It's distracting? What if it wasn't so obvious? Would that not be far more confusing?
I don't mean first-person narratives where the thoughts of another character impose themselves. If a piece shifts from first to third person, that's different.
|You could have a lot of head-hopping in a scene like this.|
Writers do it well or badly. It's neither poor grammar nor poor writing. And such pet peeves can be seized on by people who don't know any better, to criticise good writing.
People label key events, character motivation, plot points, and voice in ways that make me feel a little stifled, in all honesty.
Maybe Dickens' serialisations might've been assisted with detail of that kind. But I don't feel change of voice should be called out to the extent it is.
Critics might fail me on issues like that. What I mean is they might gimme an F.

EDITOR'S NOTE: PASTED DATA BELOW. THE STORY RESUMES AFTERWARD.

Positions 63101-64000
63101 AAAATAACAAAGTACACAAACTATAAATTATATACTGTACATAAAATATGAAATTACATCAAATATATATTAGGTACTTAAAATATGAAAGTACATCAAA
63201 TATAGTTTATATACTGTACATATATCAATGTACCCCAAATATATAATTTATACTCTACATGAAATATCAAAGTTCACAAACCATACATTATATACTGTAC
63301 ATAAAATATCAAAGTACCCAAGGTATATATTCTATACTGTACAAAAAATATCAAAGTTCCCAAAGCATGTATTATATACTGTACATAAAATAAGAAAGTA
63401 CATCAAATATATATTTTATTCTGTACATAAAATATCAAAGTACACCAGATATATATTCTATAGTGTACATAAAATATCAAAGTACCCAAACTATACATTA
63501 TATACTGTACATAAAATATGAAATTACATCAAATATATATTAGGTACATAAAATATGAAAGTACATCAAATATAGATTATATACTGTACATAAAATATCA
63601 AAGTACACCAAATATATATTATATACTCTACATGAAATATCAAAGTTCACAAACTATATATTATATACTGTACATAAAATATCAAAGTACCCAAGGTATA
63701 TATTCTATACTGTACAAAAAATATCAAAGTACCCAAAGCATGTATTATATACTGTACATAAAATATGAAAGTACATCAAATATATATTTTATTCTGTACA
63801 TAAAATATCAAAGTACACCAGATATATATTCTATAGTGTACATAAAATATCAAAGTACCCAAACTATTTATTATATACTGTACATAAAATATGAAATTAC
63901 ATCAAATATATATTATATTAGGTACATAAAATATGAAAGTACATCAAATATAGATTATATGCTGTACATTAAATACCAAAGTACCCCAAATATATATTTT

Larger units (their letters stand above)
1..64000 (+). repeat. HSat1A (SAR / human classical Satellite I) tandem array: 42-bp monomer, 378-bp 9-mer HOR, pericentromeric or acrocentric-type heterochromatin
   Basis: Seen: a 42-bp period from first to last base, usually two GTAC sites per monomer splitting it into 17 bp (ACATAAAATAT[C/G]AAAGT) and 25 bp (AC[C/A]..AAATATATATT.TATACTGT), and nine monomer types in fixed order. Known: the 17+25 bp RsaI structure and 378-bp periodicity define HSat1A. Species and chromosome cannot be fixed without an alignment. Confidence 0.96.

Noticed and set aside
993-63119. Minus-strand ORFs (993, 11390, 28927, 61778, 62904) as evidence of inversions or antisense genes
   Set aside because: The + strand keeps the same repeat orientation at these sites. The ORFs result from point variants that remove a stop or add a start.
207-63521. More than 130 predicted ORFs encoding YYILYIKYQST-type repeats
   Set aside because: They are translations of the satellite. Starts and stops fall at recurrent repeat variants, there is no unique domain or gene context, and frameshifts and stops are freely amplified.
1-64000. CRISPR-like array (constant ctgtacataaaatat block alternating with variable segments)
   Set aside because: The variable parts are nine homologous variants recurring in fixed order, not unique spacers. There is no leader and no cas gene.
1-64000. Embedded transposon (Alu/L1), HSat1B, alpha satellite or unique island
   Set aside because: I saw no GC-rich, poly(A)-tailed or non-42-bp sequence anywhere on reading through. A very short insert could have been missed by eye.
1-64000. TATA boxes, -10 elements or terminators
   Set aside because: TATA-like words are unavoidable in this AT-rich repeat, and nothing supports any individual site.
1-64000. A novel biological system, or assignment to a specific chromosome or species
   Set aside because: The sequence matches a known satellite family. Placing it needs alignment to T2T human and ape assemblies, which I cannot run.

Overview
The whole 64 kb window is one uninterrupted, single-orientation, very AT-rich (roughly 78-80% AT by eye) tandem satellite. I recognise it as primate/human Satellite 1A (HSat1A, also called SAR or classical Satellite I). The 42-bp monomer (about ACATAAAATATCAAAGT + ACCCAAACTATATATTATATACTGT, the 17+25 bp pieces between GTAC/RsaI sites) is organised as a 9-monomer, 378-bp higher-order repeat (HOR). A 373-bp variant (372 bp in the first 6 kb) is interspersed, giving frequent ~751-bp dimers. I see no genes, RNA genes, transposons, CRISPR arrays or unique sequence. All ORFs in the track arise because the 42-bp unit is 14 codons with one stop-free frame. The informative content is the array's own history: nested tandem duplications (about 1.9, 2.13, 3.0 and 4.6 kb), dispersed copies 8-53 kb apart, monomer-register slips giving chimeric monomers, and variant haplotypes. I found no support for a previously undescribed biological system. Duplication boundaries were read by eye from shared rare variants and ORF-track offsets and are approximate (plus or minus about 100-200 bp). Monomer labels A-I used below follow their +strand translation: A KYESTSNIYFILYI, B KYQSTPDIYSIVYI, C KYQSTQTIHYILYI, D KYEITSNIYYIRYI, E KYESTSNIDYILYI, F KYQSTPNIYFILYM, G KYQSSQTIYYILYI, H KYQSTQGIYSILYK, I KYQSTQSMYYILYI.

But unless it's a first person narrative, I don't see any problem with head-hopping if the writing's strong enough.
If a chapter wraps up with a guy alone in a restaurant thinking about his mistress, and then we shift to the mistress's husband sitting outside the restaurant in his car with a gun, and you tell me: "Hey, you just cut away there to another perspective!" you can expect the same rude two-syllable response from me as I give those healthy eaters who say there's too much sugar in pure fruit juice, or who suggest:
"Rather than pig out on a banana, why not eat an apple?"
Because most of the time these narrative shifts are NOT confusing.
If a reader DECIDES that the novel is a third-person-character driven perspective by Chapter 5, and then sees that it isn't because someone else thinks something suddenly, then that's their problem. I'm happy to read on.